I was crying by the end. This beautiful, wise-in-custom woman presents me with three mats-- three mats that I am paying for and that are not what I wanted--and tells me the cultural stories behind the symbols and the sentiment she put into them . . . . and what can I do. I cry a little, I say thank you over and over, and I pay for them.

Shortly after she leaves, two of my colleagues in the office sit down with me. They ask to hear the custom stories Mrs. Rosaline told me because they don't know what the symbols mean. That knowledge is being lost. We storian for a little while and they too share some custom stories with me. Michael tells me that when he was growing up (he's probably in his 40s now), all of the custom mats were red. The color came from a particular vine that had to be dried and boiled and skinned and processed ad nauseum before it could be used. Now, the mamas are able to buy different color dyes at the stores so the red is usually store bought. Purple is the next most popular color for custom mats on Ambae. The blue ones are unique to south Ambae and they are using blue mats for their custom ceremonies and for custom dances. Krenny told me that the ends of my three mats should be yellow to be truly traditional and more beautiful. (Thank goodness Mrs. Rosaline did not feel that was necessary. I like the natural color.) The yellow color comes from a root that is a cousin of ginger and is bright orange when you break it open or grate it.

Then Michael told me the custom story that helps explain why custom mats are such an important part of Ambae's traditions. The volcano on Ambae, Manaro, is depicted as a god in most custom stories. In this story, a man falls in love with Manaro's daughter. She agrees to marry him so the volcano gives her to the man. At the same time he gives her three seeds--a natangura seed, a seed for a smaller palm that has wide round leaves, and a pandanus seed. The natangura seed is for the palm tree whose leaves they use to weave the custom roofs. This seed would provide them with shelter and safety. The second palm seed is called an "umbrella plant" here because of the size and shape of the leaves. When the sun is strong, we can hide under the leaves, and when the rain is raining, we can hide under them (translated from the Bislama). Finally, the pandanus seed would provide them with the materials they needed to weave custom mats for sleeping, for births, for deaths, for marriages, for chiefly ceremonies, for gifts. Today, a bride's uncles and aunts still present her with these three seeds after her marriage. Pretty cool, huh?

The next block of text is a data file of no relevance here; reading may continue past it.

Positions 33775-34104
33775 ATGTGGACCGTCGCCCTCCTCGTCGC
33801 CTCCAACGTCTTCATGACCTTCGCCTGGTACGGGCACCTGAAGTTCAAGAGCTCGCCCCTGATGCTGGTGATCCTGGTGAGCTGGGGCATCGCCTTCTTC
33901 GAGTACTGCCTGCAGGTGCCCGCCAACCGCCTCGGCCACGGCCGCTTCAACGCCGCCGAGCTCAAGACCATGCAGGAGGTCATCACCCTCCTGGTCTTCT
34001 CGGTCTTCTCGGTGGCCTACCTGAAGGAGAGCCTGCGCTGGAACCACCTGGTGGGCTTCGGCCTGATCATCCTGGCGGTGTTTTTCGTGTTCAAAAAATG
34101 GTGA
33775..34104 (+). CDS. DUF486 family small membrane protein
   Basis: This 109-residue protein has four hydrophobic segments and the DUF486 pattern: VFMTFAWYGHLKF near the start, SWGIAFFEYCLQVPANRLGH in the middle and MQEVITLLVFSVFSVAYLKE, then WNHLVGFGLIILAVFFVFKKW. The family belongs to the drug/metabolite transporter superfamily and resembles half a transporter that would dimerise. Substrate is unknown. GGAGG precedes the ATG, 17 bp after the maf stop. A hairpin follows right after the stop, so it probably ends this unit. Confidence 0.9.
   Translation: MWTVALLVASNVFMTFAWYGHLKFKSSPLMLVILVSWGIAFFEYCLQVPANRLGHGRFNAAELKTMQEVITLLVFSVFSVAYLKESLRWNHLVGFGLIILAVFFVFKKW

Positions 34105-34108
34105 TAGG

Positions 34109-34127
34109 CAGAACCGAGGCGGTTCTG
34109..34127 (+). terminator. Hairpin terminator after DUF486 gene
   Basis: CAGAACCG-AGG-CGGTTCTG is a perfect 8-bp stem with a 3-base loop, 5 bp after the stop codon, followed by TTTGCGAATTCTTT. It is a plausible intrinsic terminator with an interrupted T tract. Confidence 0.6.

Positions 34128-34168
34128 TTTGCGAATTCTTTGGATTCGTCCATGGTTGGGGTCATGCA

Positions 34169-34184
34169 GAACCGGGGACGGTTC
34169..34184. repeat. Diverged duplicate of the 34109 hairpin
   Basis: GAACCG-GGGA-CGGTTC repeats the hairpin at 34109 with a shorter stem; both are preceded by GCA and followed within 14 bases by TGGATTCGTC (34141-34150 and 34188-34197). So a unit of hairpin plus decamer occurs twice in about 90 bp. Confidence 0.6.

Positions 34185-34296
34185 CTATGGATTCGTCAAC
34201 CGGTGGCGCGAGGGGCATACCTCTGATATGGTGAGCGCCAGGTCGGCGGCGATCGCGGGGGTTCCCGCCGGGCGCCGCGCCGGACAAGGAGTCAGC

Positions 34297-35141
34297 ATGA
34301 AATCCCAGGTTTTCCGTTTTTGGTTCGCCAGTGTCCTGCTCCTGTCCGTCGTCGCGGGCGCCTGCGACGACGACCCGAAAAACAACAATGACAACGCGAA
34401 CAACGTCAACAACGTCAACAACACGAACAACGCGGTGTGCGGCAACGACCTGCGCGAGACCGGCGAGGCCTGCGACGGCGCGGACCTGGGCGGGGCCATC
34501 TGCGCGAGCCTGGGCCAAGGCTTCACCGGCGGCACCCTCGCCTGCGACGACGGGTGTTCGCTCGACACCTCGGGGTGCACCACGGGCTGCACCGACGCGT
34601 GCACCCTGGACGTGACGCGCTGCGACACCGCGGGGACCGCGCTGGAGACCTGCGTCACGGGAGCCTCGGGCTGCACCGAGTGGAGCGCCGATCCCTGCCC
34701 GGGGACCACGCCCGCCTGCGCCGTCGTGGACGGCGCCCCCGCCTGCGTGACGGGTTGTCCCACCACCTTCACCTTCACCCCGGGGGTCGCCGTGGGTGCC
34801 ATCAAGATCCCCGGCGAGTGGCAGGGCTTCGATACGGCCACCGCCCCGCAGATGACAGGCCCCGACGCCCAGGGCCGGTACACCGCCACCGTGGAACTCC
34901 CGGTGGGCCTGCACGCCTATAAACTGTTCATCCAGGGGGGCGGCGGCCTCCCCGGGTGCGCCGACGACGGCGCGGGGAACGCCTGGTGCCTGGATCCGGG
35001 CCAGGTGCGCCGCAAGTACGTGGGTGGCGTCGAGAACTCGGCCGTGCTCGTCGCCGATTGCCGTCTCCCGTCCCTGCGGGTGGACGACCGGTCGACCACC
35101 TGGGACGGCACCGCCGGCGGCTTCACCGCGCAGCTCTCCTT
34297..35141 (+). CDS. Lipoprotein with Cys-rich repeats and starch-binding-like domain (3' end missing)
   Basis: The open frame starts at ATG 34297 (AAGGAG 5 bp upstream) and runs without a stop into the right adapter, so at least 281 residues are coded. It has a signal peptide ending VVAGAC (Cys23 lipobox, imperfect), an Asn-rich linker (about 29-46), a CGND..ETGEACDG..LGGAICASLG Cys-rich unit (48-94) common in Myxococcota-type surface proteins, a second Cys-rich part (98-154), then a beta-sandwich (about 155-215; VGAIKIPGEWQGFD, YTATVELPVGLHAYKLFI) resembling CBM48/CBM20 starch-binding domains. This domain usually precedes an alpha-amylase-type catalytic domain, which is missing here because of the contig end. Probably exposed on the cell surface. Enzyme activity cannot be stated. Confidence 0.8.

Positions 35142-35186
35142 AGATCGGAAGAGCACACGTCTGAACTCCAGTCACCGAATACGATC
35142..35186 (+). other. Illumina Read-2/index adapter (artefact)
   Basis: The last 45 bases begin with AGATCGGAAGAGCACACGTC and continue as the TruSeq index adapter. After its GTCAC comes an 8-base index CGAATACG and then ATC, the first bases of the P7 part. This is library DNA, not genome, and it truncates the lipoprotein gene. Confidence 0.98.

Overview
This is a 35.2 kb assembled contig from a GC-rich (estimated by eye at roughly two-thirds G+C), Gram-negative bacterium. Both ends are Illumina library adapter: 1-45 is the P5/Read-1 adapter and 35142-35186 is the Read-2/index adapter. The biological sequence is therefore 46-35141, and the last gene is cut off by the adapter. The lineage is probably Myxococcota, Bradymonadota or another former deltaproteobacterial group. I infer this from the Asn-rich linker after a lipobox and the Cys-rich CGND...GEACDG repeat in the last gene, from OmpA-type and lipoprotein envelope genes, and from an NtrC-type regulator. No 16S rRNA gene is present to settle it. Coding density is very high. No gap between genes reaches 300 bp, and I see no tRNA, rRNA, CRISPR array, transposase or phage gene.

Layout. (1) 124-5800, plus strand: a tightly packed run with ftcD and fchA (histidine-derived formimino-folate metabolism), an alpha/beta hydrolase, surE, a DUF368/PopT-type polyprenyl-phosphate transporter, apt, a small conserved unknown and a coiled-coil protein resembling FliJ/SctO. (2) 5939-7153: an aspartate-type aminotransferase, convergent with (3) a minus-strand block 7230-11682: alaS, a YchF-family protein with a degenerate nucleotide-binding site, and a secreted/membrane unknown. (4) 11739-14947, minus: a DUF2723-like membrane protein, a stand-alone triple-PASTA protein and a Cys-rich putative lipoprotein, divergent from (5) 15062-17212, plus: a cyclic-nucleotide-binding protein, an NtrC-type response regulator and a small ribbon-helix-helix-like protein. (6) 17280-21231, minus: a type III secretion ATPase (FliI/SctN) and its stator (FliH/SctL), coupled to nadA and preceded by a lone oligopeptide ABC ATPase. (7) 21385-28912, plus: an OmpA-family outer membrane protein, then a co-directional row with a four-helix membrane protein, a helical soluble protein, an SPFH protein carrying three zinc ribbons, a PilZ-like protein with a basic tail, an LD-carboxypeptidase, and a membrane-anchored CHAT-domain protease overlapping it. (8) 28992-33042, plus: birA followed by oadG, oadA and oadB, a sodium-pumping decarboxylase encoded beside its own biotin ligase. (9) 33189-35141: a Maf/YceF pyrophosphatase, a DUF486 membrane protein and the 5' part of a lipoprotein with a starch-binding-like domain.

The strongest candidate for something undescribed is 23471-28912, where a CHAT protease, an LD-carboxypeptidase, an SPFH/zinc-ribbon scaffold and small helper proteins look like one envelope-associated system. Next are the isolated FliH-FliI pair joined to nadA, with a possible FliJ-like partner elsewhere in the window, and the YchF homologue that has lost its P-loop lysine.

At the end of the day, I ended up with some amazing custom stories, great storian time with my co-workers, and three beautiful customs mats that will not match with my American decor. All for $30. Money well spent when you look at it the right way.

Tomorrow, if I can get the necessary pictures to download correctly, I will post another mat story of similar beauty and tragedy. Tomorrow's will be funny as well. At least that's how I'm choosing to look at it. :)